But he was in the minority when he voted to allow the government to hold terrorists’ bodies in order to use them as a bargaining chip to obtain bodies of Israelis from Hamas, which has effectively held hostage some Israeli remains.

Whereas the majority opinion was that the settlers had built on the land without proving in good faith that they believed it was legal to do so, Hendel accepted the idea that the question of intent might have been hazier, and that the settlers should be given the benefit of the doubt.

Likewise, Hendel not only ruled with the majority of the Supreme Court that the Citizenship Law which exists to prevent family unification between Israeli-Arabs and West Bank or Gaza Palestinians granting Palestinians citizenship through marriage. He was also in the minority when he said that east Jerusalem Arabs who were part of Hamas’s parliamentary slate in the Palestinian Authority could have their citizenship nullified.

Moreover, Hendel has supported numerous rulings to bulldoze the homes of families of terrorists. He has also opposed granting security prisoners’ academic privileges while in jail.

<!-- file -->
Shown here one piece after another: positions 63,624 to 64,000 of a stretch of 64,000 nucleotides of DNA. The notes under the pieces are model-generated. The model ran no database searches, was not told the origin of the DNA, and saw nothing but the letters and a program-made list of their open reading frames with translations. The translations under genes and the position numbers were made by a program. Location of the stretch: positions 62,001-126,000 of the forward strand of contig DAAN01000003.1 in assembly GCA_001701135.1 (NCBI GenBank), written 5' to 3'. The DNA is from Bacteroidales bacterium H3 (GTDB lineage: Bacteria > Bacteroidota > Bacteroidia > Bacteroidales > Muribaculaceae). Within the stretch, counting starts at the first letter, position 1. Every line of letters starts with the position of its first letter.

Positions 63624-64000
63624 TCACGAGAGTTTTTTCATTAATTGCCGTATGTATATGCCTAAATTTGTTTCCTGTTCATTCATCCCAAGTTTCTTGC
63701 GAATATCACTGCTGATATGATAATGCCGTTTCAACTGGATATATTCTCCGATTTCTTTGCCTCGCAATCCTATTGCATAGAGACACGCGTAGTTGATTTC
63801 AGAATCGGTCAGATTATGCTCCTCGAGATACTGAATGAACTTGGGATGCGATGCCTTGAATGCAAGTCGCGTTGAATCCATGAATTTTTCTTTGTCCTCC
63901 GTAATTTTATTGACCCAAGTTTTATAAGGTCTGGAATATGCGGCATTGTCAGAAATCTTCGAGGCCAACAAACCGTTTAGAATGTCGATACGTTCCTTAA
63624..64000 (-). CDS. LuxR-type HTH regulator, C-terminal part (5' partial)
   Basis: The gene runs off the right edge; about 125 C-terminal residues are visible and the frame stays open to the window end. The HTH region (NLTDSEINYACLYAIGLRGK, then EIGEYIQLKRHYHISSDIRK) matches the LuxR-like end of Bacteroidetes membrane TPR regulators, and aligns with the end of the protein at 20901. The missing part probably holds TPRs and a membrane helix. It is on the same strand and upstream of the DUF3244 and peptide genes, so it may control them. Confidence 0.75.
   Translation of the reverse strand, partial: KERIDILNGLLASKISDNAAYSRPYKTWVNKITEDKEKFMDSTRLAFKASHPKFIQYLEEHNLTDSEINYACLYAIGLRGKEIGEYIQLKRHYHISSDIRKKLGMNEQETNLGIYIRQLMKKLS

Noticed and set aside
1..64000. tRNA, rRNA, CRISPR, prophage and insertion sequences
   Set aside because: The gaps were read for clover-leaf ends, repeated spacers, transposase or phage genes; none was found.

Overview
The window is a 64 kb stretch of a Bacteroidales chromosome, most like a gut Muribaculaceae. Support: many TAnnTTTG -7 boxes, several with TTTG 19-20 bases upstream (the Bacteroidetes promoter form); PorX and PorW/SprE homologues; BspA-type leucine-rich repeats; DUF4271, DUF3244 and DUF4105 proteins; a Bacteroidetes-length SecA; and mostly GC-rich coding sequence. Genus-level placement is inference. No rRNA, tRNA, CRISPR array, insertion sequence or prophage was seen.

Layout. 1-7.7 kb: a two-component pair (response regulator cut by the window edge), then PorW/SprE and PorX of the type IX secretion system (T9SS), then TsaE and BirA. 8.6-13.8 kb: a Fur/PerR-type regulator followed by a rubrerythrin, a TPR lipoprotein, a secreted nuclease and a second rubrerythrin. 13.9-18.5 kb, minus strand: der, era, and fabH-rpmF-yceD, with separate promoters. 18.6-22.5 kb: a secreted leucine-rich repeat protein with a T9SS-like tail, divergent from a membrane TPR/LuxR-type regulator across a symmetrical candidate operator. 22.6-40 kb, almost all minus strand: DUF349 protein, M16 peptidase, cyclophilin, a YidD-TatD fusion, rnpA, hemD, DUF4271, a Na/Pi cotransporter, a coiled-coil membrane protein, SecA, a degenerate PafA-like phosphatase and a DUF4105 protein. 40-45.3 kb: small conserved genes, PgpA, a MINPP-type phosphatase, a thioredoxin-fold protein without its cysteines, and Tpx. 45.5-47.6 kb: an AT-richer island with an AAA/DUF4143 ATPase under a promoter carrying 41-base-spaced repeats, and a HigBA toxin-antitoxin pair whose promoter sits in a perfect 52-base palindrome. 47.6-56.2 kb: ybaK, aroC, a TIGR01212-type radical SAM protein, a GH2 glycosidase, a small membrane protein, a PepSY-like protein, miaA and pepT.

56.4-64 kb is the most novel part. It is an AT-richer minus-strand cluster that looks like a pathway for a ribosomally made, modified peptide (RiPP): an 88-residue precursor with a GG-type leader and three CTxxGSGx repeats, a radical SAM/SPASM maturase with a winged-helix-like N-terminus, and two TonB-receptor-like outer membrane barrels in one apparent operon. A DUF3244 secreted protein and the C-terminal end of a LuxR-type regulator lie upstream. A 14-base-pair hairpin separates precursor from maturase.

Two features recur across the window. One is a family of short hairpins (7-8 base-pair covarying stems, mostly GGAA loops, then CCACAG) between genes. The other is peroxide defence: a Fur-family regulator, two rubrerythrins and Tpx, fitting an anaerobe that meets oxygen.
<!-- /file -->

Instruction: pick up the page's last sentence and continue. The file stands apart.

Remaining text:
HE MADE A clear distinction between how he felt as an adolescent and a young lawyer growing up in the US (he was born in Brooklyn in 1952 and only made aliyah at the age of 31) with the Vietnam War dominating public discourse, and living as a judge in Israel. Unlike the US with Vietnam, he said Israel has “an emergency situation and I am not immune from certain dangers, nor is my family, my children nor my grandchildren. When I traveled around New York, I did not feel that I was in any great danger from Vietnam. Here, it [the danger] is very close.”

Nonetheless, he is moderate conservative as opposed to strongly conservative in comparison to, say, Justices Noam Sohlberg, David Mintz and Yosef Elron.

When the Supreme Court declared that the Knesset’s “Hauser Compromise” – which postponed the deadline for passing a state budget – had been “an improper use of parliamentary power,” he was in the majority of a 6-3 split.

The justices in the majority said the Hauser Compromise law was crafted in such a way that it could only apply to a specific time period and the government in question, not to future governments, which made it invalid.